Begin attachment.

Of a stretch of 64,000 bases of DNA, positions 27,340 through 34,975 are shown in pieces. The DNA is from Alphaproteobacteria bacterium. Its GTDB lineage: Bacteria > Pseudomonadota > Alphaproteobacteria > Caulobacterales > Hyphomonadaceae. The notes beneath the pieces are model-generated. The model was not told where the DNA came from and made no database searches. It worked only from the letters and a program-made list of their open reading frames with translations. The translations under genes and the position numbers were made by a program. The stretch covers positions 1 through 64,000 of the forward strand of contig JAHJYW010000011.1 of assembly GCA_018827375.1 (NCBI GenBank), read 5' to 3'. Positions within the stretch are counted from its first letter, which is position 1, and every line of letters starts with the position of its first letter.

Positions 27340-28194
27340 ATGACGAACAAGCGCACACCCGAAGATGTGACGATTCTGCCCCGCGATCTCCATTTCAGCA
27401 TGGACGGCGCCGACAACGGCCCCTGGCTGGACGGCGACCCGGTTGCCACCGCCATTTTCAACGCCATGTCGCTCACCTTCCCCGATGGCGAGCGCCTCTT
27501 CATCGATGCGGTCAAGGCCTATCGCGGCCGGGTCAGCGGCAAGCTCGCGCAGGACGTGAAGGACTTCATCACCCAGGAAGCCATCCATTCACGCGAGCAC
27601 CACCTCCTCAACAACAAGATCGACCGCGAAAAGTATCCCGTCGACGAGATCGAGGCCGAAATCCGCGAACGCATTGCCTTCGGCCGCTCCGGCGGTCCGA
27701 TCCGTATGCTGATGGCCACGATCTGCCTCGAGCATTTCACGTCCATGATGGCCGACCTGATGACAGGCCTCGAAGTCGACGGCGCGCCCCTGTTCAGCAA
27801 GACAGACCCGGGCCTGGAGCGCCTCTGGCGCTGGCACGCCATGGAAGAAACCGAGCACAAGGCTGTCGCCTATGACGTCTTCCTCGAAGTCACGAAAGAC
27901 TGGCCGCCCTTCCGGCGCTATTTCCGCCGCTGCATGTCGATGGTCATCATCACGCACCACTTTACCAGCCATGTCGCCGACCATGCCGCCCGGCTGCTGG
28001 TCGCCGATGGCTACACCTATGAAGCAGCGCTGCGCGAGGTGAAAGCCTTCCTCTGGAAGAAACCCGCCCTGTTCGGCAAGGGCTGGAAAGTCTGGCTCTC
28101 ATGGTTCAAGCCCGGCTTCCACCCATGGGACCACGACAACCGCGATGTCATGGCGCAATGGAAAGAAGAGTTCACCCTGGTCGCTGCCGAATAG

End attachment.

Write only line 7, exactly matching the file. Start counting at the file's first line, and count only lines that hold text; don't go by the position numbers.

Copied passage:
27701 TCCGTATGCTGATGGCCACGATCTGCCTCGAGCATTTCACGTCCATGATGGCCGACCTGATGACAGGCCTCGAAGTCGACGGCGCGCCCCTGTTCAGCAA